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CU College of Nursing Alumna Michelle Kahn-John

Alumna Blends Native American Healing Traditions with Western Medicine

Written by Dana Brandorff on November 28, 2022

“I knew at a young age that I wanted to be a doctor or a person who could help others heal,” says CU Nursing alumna Michelle Kahn-John, PhD ‘14, MSN ’00, who comes from a long line of medicine women and men from the Navajo (Diné) Nation, Big Water Clan (Tó’tsohnii) of Fort Defiance, AZ.

Aligning these two major influences in her life – Western medicine with Native American Indian healing methods and traditional beliefs – proved to be an interesting path to walk. One that Kahn-John has maneuvered through gracefully, blending the two perspectives.

After earning her ADN in 1995, followed by her BSN in 1996 from the University of New Mexico, she has moved through both worlds – incorporating many Navajo beliefs to help her patients while enlightening her practice and research. Currently, she is a research fellow with the Johns Hopkins School of Nursing and continues practicing as a psychiatric mental health nurse practitioner.

Differing World Views with the Same Goal

AACN Watch: Native American and Indigenous Nurses

Recently, Kahn-John -- along with 12 other Indigenous nurses -- was highlighted in AACN Watch as Native American and Indigenous Nurses to know who have influenced healthcare. She is a practicing nurse practitioner and has been the principal investigator of million-dollar, multiyear grants from HRSA and Indian Health Services, and serves on a team led by Teresa Brockie, PhD, to prevent Native American youth suicide. She earned her ADN and BSN from the University of New Mexico, and her MSN and PhD from CU College of Nursing.

“The two have different world views. My culture places less emphasis on the individual and more on our inter-relatedness with the world and universe. Western medicine is primarily disease-focused – looking for what’s wrong,” says Dr. Kahn-John.

According to Kahn-John, “Both have the same goal – to improve health and well-being – we just differ in how we get there.”

While Western medicine looks at health and wellness from a deficit perspective, the Navajo focus on re-establishing health, wellness, and balance from a place of strength, beauty, and hope. “When I’m healthy, my family is healthy, as is my environment. The Diné worldview recognizes the many dimensions of health including the body, mind, spirit, environment and extended family and community. My environment, family, teachings, and culture are extensions of me and reflect my health and wellbeing,” explains Kahn-John. The Diné perspective on achieving health is complex and requires extensive knowledge and alignment with Nature, animals, plants, the Four Directions, Mother Earth, Father Sky, water, air, fire, and familiarity with cycles of nature (day, night, seasons, moon).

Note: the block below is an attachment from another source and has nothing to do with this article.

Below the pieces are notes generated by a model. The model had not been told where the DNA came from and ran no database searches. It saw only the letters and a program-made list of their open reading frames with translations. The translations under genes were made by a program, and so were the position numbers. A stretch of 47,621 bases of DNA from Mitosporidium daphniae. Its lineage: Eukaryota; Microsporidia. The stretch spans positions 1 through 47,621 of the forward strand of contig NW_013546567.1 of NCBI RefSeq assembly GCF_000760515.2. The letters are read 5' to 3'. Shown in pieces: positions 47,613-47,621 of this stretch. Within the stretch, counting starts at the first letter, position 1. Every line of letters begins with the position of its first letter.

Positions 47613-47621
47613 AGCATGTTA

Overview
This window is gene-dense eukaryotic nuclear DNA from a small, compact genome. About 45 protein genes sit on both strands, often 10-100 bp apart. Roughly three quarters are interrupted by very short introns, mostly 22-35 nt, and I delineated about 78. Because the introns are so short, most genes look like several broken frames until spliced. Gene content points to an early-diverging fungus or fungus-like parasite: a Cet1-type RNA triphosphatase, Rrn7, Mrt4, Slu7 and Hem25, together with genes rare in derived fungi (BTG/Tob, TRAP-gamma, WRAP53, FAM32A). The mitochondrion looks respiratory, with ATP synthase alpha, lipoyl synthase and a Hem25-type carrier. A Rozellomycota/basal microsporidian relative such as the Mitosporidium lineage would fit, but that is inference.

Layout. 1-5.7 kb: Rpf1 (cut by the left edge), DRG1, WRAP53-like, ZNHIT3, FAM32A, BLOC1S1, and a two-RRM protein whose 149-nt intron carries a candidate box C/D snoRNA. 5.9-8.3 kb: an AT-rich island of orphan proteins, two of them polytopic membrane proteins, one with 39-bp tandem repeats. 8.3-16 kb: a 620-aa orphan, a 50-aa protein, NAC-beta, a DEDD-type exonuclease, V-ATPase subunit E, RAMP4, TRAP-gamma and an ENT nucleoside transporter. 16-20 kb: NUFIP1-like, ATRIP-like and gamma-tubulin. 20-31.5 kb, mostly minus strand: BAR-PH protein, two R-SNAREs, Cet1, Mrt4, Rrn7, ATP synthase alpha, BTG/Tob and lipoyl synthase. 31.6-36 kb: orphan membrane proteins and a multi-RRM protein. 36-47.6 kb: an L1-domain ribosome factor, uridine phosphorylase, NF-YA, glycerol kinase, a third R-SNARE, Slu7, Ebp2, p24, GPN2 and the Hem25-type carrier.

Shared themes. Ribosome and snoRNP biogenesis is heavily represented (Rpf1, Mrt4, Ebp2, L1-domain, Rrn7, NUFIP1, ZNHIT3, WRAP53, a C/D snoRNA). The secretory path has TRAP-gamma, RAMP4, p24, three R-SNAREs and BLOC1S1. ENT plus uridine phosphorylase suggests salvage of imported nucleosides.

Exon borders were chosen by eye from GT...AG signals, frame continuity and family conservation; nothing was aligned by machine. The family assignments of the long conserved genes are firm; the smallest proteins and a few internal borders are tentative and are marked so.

For hundreds of years, Native American healing practices were ridiculed, and condemned in the US. “These traditional knowledge systems and practices are sacred and protected by Native communities. Native wisdom keepers may consider it inappropriate to research outcomes of sacred ceremonial healing practices.” In her work, Kahn-John prioritizes Native sovereignty, cultural safety, and respect as she carefully explores outcomes of Native healing interventions and expands access to traditional healing for her community.

Nursing Helps Bridge the Gap

Today, we are recognizing the unique insights Indigenous cultures bring to medical practice. Kahn-John believes that there are multiple paths to healing and wellness, and it is our responsibility to expand our knowledge by recognizing the diverse health needs and existing health systems available for the people we serve.

It may seem counterintuitive to integrate traditional healing practices with Western medicine, but Kahn-John says that nursing looks at a person holistically and is positioned well to assist in achieving culturally safe integrative practice. A central premise in nursing is patient-centered care, a caring process which recognizes how spiritual, mental, and emotional well-being have a bearing on a person’s overall health. Kahn-John’s work aligns nicely with the holistic perspective of Caring Science, a respected theory in nursing developed by CU Nursing alum, Dean Emerita, and Living Legend Jean Watson, PhD, whom Kahn-John met and worked with when attending CU’s MSN program.

“We’re not 100% there yet – integrating the two perspectives – we have much work to do but we are getting there. There is growing interest, greater knowledge development, and the emergence of an open and respectful incorporation of Indigenous healing methods into practice. And that’s a good thing,” says Kahn-John.

Photo Credit: Valonia Hardy

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